Anyhow the simple thing to do is to kick him out, it seems like he wouldn't be missed to much by you guys, but that being said i'm sure you guys don't want to get a new singer, teach him your songs and work to create another chemistry with another singer.

Soooo if you want to keep em and avoid the trouble of finding somone new and all that junk I would tell straight up to work on his vocals, get some vocal lessons. Not everyone can learn to sing and develop their voice on their own. I bet a vocal teacher could fix all of the problems with his voice.
#6
To 666, you're completely right dude. Thanks, to me, I just think his sense of music is way off, even though I respect the hardcore scene despite not understanding why it has to sound like that.

Again, I can just easily be fed up when getting kicked down much of the time I bring up the discussion of what direction we have to take (he's the only one bitching), since to him, it feels like that we MUST NEVER SOUND GOOD, because then we will be mainstream, and oh for the sake of god and humanity, mainstream is just oh so freaking bad. To me, saying something is mainstream today is as overused as saying ****, it has lost it's power and makes some good things stand out bad too easily.

Anyway, keep it up.
#7
To Guitarfreak:

True and thanks for reading :P.

Well, he has attended some vocal lessons for (3 years in the past, but that's like IN THE PAST, like we all know). I've talked to a few of his friends when I did some "research" on his experience and everyone responded blatantly that he sings so well, he has a beautiful voice etc. Sadly, I don't hear that in practice. It could be due to lyrics, but even though our songs are somewhat fast-paced, there is a solid rhythm that any SingStar could sing along to. I just seek that "voice" that matches the good sound of the band, you know.

So maybe it's just all talk, no truth, huh?

Keep em coming. UG
#8
Personally, if i was wanting to make it big, I would find someone else, if not go ahead and try and see what happends.
#9
Can he sing in tune to the songs? That's always a massive factor when thinking about general singing quality.

But still, some people just aren't meant to do certain things.
You've made it very clear to us what sort of a band you are, and very clear that he doesn't have the ability or mentality to work well with it. If he doesn't have a voice that fits your kind of sound, then he will only continue to drag you down.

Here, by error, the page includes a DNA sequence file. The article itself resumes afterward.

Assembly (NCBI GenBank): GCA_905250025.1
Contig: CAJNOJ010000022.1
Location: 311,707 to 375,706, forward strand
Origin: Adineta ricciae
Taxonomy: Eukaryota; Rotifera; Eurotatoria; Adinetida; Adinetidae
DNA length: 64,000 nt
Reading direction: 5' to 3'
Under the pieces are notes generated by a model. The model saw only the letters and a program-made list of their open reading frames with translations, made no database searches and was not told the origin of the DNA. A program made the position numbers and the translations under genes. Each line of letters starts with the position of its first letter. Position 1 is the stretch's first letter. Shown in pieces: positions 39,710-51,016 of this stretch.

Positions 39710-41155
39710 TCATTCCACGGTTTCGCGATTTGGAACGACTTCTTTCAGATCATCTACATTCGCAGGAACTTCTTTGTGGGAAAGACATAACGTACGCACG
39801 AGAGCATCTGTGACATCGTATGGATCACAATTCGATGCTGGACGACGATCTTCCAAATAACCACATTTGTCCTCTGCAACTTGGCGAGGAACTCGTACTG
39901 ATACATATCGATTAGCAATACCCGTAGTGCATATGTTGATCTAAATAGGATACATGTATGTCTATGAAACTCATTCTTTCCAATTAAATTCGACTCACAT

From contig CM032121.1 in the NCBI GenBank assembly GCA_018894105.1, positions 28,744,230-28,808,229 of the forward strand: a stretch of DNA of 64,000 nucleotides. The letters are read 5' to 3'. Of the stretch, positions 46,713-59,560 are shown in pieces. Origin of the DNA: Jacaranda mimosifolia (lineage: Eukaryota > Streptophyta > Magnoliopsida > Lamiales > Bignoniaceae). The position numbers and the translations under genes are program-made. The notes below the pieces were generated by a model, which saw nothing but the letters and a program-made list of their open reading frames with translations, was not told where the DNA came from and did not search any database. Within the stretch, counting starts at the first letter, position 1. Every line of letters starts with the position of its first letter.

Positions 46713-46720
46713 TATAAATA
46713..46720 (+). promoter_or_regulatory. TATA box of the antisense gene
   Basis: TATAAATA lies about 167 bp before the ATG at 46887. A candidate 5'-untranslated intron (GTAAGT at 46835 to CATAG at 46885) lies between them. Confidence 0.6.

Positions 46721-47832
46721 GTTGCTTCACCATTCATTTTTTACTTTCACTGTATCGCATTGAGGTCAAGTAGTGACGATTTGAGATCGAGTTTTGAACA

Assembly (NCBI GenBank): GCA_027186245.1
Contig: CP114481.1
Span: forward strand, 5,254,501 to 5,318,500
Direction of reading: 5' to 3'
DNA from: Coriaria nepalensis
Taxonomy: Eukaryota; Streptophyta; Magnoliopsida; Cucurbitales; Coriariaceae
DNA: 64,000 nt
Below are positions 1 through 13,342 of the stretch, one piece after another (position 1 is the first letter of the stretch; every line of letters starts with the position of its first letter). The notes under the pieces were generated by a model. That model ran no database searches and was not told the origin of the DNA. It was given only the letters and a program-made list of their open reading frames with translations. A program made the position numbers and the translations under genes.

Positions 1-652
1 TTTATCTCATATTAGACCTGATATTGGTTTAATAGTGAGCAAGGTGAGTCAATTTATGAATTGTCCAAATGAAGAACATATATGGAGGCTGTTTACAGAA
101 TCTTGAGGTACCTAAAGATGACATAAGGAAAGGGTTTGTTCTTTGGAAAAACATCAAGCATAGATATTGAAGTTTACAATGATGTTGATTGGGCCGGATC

In my opinion, replacing him would be the most reasonable and productive thing to do.
If he doesn't like what the band does, he should leave.
#10
As far as passing the basic singer test, I'd say he does it alright, but simply to us (our sound, our "genre", which we can't define yet) he lacks the depth and power needed to impress an audience. You know, to be on the same level of the drummer, the bassist and the rhythmic lead guitar (me).

It's just, he's a cool guy, no doubt, but I'm focusing completely on the music here. He sends me music that I feel is pure irritation to hear, while prompting me to take notes on how they play their guitars and adjust my sound to them, while bitching over that we must never sound anyway near Biffy Clyro or anything (you get the point).

I've spoken to the bassist and we've agreed on after talking it through with the drummer, we will discuss this a final time with him and see the outcome. The conclusion to this thread (and thank you for everything), will be that he can sing, though most likely not for us or contribute to the band in any reasonable way, orientation-wise.
#11
He has to go. If he was on the same page as you in terms of musical direction, I would say give him a chance at lessons. God knows, taking lessons helped me immensely. The caution with that, though, is that lessons take time. For me, that was measured in years. How long do you want to wait?

But let's say you did hang on to him while he took lessons for a couple years or more. You're not musically on the same page. You want to be a popular band. He sounds like he is of the (what I like to call) the "indie for indie's sake" variety. "We suck on purpose because we're artists and blah, blah, blah." Whatever. I've always thought you can be good and be artistic, but I never did buy into the indie aesthetic, so maybe I just don't totally get it. This sounds, to me, exactly the problem between you and him or between your band and him.

It's not going to work. Your differences are not only musical, but artistically philosophical as well.

CT
Could I get some more talent in the monitors, please?

I know it sounds crazy, but try to learn to inhale your voice. www.thebelcantotechnique.com

Chris is the king of relating music things to other objects in real life.
#12
Axemanchris: that exact indie definition was what I've looked for all the time! Thank you! I don't dig that indie thought too, since to me it'll just make me feel like that I have to play bad in order to please a very, very small audience. As a band we do not suck, we actually play so people dance, "mosh" and get a good vibe / feeling when we're off the stage. And that's even though we're new and somewhat inexperienced still.

And I back you up on the thought about being good and artistic, so many bands have accomplished that while still having a sound that doesn't make you want to bail because of all the avantgarde playing, that just HAS to sound like a bad excuse for not actually having any talent or is not serious at all.

I'm taking a big note on that one dude. I'll probably get back in the future to tell about how things are progressing.

Again, thank you (all).
#13